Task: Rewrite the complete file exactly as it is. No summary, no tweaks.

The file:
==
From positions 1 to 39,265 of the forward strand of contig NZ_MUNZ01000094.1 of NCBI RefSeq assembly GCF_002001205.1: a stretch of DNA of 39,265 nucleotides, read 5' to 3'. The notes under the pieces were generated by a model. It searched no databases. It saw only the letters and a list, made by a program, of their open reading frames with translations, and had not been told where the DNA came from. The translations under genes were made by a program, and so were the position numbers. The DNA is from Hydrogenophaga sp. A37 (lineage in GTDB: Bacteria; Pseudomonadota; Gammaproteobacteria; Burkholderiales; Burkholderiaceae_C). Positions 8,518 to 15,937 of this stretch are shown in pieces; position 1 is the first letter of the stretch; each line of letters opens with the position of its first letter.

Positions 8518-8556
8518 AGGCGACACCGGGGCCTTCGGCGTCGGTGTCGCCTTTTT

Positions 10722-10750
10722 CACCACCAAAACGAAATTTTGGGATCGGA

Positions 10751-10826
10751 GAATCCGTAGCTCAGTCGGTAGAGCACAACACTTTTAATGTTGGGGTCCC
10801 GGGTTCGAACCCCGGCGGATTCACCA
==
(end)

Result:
From positions 1 to 39,265 of the forward strand of contig NZ_MUNZ01000094.1 of NCBI RefSeq assembly GCF_002001205.1: a stretch of DNA of 39,265 nucleotides, read 5' to 3'. The notes under the pieces were generated by a model. It searched no databases. It saw only the letters and a list, made by a program, of their open reading frames with translations, and had not been told where the DNA came from. The translations under genes were made by a program, and so were the position numbers. The DNA is from Hydrogenophaga sp. A37 (lineage in GTDB: Bacteria; Pseudomonadota; Gammaproteobacteria; Burkholderiales; Burkholderiaceae_C). Positions 8,518 to 15,937 of this stretch are shown in pieces; position 1 is the first letter of the stretch; each line of letters opens with the position of its first letter.

Positions 8518-8556
8518 AGGCGACACCGGGGCCTTCGGCGTCGGTGTCGCCTTTTT

Positions 10722-10750
10722 CACCACCAAAACGAAATTTTGGGATCGGA

Positions 10751-10826
10751 GAATCCGTAGCTCAGTCGGTAGAGCACAACACTTTTAATGTTGGGGTCCC
10801 GGGTTCGAACCCCGGCGGATTCACCA